Sunshield Successfully Deploys on NASA’s Next Flagship Telescope – India Education | Latest Education News | Global education news


The James Webb Space Telescope team fully deployed the spacecraft’s 70-foot sunshade, a key step in its preparation for science operations.

The sun visor – about the size of a full-size tennis court – was bent to fit inside the front cone payload area of ​​an Arianespace Ariane 5 rocket before launch. The Webb team began remotely deploying the sunshade on December 28, 2021, three days after launch.

NASA will hold a media teleconference at 12:45 p.m. EST today, Tuesday, January 4, to discuss the completion of this critical milestone. To participate by phone, media should confirm their attendance with Laura Betz at: [email protected] The audio of the conference call will also be shown on the agency’s website.

“This is the first time that someone has attempted to place such a large telescope in space,” said Thomas Zurbuchen, associate administrator of NASA’s Directorate of Science Missions at the agency’s headquarters in Washington. “Webb required not only careful assembly, but also painstaking deployments. The success of its most difficult deployment – the Sunshade – is an incredible testament to the human ingenuity and engineering skills that will enable Webb to achieve its scientific goals. “

The five-layer lens hood will protect the telescope from light and heat from the Sun, Earth, and Moon. Each sheet of plastic is about as thin as a human hair and covered in reflective metal, providing protection in the range of over a million FPS. Together, the five layers reduce sun exposure from over 200 kilowatts of solar power to a fraction of a watt.

This protection is crucial to keeping Webb’s scientific instruments at temperatures of 40 Kelvin, or less than 380 degrees Fahrenheit – cool enough to see the faint infrared light Webb seeks to observe.

“Deploying Webb’s sun visor in space is an incredible step, critical to the success of the mission,” said Gregory L. Robinson, Webb’s program director at NASA Headquarters. “Thousands of parts had to be worked with precision for this engineering marvel to unfold to its full potential. The team accomplished a daring feat with the complexity of this deployment – one of the most daring endeavors to date for Webb. “

The process took place in the following order, in eight days:

  • Two pallet structures – front and rear – unfolded to bring the observatory to its full length of 70 feet
  • The deployable tower assembly has deployed to separate the telescope and instruments from the sun visor and the spacecraft main body, allowing the sun visor to fully deploy
  • Rear swing flap and membrane covers have been released and deployed
  • Intermediate arms deployed, extending perpendicular to the pallet structures and allowing the sunshade to extend to its full width of 47 feet
  • Finally, around 11:59 a.m. EST Tuesday, the sunshade was fully extended and secured in position, marking the end of the sunshade deployment.

Deployment and tensioning of the sunshade involved 139 of Webb’s 178 trigger mechanisms, 70 hinge assemblies, eight deployment motors, about 400 pulleys, and 90 individual cables totaling about a quarter mile in length. The team also suspended deployment operations for a day to work on optimizing Webb’s power systems and voltage motors, to ensure Webb was in tip top shape before starting major work on Webb. sun visor tension.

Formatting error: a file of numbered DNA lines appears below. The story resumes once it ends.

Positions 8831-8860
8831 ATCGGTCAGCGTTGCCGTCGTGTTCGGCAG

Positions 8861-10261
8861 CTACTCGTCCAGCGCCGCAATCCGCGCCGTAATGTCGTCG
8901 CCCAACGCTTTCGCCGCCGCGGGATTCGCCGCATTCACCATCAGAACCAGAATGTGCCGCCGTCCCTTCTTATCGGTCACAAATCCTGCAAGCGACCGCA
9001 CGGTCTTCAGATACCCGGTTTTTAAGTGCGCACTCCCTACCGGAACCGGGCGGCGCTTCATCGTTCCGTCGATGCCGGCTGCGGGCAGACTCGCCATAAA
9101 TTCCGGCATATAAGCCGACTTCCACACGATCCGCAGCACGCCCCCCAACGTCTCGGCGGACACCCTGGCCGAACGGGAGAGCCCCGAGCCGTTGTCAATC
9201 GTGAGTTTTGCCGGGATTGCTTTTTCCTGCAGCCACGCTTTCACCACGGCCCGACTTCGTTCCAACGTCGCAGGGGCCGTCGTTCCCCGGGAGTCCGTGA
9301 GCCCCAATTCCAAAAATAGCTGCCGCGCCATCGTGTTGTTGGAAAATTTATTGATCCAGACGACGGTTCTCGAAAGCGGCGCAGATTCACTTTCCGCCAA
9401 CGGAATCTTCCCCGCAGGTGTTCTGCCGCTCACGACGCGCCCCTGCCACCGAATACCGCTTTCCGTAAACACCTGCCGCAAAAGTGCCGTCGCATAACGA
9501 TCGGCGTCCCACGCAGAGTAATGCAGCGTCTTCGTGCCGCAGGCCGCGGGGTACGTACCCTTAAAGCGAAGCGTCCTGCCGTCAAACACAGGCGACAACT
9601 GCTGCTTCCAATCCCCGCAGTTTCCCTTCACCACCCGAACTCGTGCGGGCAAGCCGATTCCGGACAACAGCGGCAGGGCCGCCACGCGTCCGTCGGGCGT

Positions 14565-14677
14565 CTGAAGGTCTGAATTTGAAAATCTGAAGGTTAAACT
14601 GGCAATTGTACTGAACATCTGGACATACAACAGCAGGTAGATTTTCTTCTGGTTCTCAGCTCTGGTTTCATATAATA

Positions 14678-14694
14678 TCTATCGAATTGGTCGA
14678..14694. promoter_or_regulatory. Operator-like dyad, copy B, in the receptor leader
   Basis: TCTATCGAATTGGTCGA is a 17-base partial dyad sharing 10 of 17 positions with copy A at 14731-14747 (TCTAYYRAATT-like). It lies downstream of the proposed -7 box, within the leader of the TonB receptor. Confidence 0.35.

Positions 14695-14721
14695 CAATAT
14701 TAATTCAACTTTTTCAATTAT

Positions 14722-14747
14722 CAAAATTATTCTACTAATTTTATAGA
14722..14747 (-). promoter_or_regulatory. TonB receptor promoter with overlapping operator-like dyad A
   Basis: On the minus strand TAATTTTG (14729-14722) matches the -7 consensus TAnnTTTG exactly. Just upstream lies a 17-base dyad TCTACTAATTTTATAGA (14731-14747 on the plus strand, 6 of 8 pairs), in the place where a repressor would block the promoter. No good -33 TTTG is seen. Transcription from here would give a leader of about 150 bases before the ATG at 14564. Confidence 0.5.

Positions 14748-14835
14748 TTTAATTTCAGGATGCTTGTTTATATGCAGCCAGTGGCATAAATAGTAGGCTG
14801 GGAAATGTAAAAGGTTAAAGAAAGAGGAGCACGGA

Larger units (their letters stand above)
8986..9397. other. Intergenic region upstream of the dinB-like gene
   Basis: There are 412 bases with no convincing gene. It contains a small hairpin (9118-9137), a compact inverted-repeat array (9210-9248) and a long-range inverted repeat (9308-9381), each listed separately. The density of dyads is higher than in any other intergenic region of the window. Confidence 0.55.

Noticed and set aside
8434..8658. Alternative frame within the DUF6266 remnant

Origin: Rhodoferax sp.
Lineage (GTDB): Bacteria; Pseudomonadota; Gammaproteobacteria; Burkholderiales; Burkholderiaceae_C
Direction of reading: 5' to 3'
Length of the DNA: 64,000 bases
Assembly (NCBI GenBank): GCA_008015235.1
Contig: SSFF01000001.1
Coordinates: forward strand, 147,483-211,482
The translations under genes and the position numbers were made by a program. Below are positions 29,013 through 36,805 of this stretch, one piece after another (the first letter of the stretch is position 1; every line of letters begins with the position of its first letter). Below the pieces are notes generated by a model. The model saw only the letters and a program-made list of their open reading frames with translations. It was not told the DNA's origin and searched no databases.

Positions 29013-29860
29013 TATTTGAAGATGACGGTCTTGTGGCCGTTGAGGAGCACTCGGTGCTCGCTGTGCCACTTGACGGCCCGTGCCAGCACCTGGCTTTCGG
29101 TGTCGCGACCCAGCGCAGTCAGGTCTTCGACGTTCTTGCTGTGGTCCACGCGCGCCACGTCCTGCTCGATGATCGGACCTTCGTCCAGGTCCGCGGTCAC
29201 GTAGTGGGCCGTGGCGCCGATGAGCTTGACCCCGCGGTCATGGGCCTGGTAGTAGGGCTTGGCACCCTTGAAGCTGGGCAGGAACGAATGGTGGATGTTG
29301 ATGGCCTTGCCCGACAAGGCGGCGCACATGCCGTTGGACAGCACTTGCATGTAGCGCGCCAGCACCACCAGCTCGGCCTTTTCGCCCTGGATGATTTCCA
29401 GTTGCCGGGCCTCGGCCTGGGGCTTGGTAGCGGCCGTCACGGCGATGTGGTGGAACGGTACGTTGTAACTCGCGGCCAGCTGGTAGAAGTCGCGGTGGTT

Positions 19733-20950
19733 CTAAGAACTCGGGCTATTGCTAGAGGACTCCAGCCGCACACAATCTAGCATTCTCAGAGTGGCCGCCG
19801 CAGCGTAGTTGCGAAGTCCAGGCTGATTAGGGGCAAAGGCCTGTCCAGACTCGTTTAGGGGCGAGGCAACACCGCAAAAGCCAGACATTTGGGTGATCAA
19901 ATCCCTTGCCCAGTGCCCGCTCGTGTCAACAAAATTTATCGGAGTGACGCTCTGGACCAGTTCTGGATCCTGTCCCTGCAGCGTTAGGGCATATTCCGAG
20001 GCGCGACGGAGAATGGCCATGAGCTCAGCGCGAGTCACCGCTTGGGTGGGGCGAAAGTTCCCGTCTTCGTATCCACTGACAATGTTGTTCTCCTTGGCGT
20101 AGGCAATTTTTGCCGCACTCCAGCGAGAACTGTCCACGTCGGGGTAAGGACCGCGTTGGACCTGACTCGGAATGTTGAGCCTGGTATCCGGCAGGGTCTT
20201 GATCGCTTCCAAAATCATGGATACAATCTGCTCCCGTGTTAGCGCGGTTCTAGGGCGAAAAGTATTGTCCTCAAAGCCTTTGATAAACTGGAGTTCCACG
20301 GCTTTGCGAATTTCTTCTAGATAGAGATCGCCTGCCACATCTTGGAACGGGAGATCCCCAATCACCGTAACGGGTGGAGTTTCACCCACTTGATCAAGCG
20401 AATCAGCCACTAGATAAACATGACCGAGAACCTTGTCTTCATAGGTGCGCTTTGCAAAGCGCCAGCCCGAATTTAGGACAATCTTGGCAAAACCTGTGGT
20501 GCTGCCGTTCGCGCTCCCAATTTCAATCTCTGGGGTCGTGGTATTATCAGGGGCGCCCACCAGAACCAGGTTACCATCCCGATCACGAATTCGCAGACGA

“The lens hood is remarkable because it will protect the telescope on this historic mission,” said Jim Flynn, lens hood manager at Northrop Grumman, NASA’s principal contractor for Webb. “This milestone represents the pioneering spirit of thousands of engineers, scientists and technicians who have spent a significant portion of their careers developing, designing, manufacturing and testing this unique space technology.”

The world’s largest and most complex space science observatory has another 5 and a half months of configuration ahead, including the deployment of the secondary mirror and primary mirror wings, the alignment of the telescope optics and calibration of scientific instruments. After that, Webb will deliver its first images.

Groundbreaking telescope technology will explore every phase of cosmic history – from inside our solar system, to everything in the early universe, to the most distant observable galaxies in the early universe. Webb will reveal new and unexpected discoveries and help humanity understand the origins of the universe and our place in it.

The James Webb Space Telescope is an international partnership with ESA (European Space Agency) and the Canadian Space Agency. NASA Headquarters is overseeing the mission. NASA’s Goddard Space Flight Center in Greenbelt, Maryland, manages Webb for the agency and oversees work on the mission performed by the Space Telescope Science Institute, Northrop Grumman, and other mission partners. In addition to Goddard, several NASA centers contributed to the project, including the agency’s Johnson Space Center in Houston, the Jet Propulsion Laboratory in Southern California, the Marshall Space Flight Center in Huntsville, Alabama, the Ames Research Center in Silicon Valley, California, and others.

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